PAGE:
UK Budget: Stamp duty cut buys time for Hammond but can't hide challenges
The Chancellor of the Exchequer delivers giveaways to key policy areas despite worsening economic and fiscal outlook.
22 November 2017
The economics view - Azad Zangana, Senior European Economist & Strategist, said:
"The inaugural Autumn Budget was meant to be a quiet affair when first conceived, but the result of the snap general election earlier this year made this event crucial not only for the government, but for the Chancellor himself.
"Under pressure to deliver a bold and positive vision of the UK’s future, the Chancellor, Phillip Hammond started the speech with an upbeat introduction of the economy defying the expectations of more negative forecasts, and promising to face challenges head on, seeking out opportunities.
"Unfortunately, the reality of this Budget shows the enormously difficult position the Chancellor is in.
Downgrades to OBR’s forecasts
"The headline from the Budget will be the large downgrades to the UK’s future path of GDP and productivity growth. The independent Office for Budget Responsibility (OBR) has downgraded its forecast for real GDP growth in each year of the forecast, with nominal GDP 2.5% lower by the end of the forecast horizon.
"This naturally led to a higher forecast for borrowing in coming years, with most of the Chancellor’s headroom removed.
Measures to support NHS and housing
"There was a small net fiscal giveaway in this budget too from the Chancellor, with most funding directed towards the National Health Service (NHS), measures to encourage greater investment, and housing.
"The NHS and housing had to be targeted by the Treasury as the public considers both these areas to be in crisis. An additional £1.6 billion will be given to the NHS next year, well short of the £4 billion plus requested by the service.
"For housing, £44 billion of funding and guarantees will be provided in coming years to support home building, but the Chancellor’s well-trailed “rabbit out of the hat” was abolishing stamp-duty for first-time buyers where the value of the home is £300,000 or less outside of London, and on the first £300,000 of a home valued at up to £500,000 in London.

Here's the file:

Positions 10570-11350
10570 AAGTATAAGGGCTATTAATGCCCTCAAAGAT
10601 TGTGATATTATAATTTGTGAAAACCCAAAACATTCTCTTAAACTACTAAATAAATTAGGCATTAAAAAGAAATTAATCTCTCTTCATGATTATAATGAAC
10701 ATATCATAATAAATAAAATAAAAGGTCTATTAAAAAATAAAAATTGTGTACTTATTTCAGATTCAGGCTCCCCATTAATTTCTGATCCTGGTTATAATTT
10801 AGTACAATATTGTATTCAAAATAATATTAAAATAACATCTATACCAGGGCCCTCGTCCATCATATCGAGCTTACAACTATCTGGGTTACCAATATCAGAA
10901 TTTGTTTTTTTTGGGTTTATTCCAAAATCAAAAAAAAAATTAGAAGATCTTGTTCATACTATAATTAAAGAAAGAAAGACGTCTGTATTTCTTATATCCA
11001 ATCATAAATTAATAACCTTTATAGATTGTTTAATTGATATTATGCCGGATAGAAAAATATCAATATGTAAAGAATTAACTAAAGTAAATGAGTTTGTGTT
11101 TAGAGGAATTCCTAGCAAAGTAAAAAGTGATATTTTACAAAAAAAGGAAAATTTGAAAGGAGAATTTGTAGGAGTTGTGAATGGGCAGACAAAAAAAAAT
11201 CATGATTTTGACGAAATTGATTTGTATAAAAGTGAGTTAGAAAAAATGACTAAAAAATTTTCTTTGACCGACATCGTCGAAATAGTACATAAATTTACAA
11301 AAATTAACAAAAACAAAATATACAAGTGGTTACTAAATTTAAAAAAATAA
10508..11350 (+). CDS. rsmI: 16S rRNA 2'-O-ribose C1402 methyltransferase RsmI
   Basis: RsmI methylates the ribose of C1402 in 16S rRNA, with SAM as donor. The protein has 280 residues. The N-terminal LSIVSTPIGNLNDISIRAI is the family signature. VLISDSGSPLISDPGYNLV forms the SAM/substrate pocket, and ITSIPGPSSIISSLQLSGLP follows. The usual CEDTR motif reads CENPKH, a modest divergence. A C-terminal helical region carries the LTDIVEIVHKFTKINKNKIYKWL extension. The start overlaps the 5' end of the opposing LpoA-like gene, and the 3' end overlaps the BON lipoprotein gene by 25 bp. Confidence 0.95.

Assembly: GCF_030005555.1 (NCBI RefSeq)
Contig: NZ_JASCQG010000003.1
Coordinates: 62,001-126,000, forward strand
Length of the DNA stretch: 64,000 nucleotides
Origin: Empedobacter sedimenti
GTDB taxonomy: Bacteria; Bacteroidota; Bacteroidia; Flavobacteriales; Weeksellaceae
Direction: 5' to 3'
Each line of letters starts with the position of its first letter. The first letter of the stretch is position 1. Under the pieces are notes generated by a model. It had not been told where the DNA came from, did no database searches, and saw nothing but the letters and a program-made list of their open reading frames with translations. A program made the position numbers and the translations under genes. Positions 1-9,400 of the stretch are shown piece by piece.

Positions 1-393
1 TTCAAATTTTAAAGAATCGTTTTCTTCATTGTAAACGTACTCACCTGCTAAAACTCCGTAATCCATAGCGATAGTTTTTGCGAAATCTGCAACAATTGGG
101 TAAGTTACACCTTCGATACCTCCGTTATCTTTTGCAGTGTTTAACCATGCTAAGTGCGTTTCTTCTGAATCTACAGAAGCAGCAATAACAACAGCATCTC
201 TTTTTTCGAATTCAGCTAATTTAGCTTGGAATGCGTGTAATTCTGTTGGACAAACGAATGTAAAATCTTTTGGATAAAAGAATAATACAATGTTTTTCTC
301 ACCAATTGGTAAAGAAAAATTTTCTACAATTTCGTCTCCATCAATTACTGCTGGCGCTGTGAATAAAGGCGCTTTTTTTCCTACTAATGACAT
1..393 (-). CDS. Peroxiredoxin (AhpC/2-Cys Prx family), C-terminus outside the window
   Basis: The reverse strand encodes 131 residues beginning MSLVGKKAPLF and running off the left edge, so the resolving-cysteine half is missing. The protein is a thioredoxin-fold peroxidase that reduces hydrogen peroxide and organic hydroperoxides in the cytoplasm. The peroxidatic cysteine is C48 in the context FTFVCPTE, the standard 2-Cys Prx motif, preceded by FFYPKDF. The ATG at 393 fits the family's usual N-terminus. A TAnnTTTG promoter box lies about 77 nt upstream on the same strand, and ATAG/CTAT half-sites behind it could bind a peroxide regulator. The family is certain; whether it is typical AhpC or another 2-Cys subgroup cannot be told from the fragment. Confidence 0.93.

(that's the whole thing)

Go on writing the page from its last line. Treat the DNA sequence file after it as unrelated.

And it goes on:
"While the Chancellor’s efforts to boost housing supply should be welcomed and are long-overdue, the scrapping of stamp duty for first-time buyers (the majority of buyers in the market at any point in time) will likely serve to distort property prices further.
"Indeed the OBR has said that it does not expect the policy to help first-time buyers, but will help sellers.
Minimal changes to personal taxes
"Personal taxes were largely left unchanged, though personal allowances and the higher tax threshold will be increased from April next year. The now annual obligatory freeze of fuel duties was delivered, but new levies on diesel cars were announced.
"Otherwise, the national living wage will be increased by 4.4% from April, along with the national minimum wage, which now only applies to younger workers.
"Overall, this was not the bold, game-changing Budget that many in the Chancellor’s own party were demanding. However, Hammond’s giveaways may just about be enough to satisfy the headline writers, and keep him in his job for now."
The equities view - Sue Noffke, Fund Manager, UK Equities, said:
“Despite the Chancellor’s stamp duty announcement and commitment to £44 billion of extra funding for the housing market, homebuilders’ share prices are down a little this afternoon.
“The Help to Buy scheme, which has been a big support for the sector, is due to end in 2021. It remains to be seen whether the abolition of stamp duty for first-time buyer purchases up to £300,000 will be an additional boost to the sector, or ultimately replace the benefit that Help to Buy has until now provided.
“Investors currently appear to be underwhelmed by these housing market announcements. Until now, homebuilders have been in a great sweet spot thanks to relatively subdued increases in supply, robust demand, low interest rates and Help to Buy. Shares for the sector are up about 35% over the past 12 months so I think we are now seeing some profit-taking.”
The fixed income view - Alix Stewart, Fund Manager, Fixed Income, said:
“So far the gilt market seems unfazed by the Budget and sterling has held up pretty well.
“The OBR growth forecasts have been lowered by more than the market expected and Hammond is being more prudent on the Budget deficit than he might have been. This is resulting in less likelihood that the BoE will raise interest rates much more (if at all).
"In addition, gilt issuance, while a little bit higher than expected from 2019 onwards, isn’t too much to worry about.
“The downgrades of the UK’s productivity forecasts are also likely to offset any inflationary pressures from the increases in the National Living Wage, as will the freezing of duty on alcohol and air fares. Market inflation expectations were a little lower as a result.”
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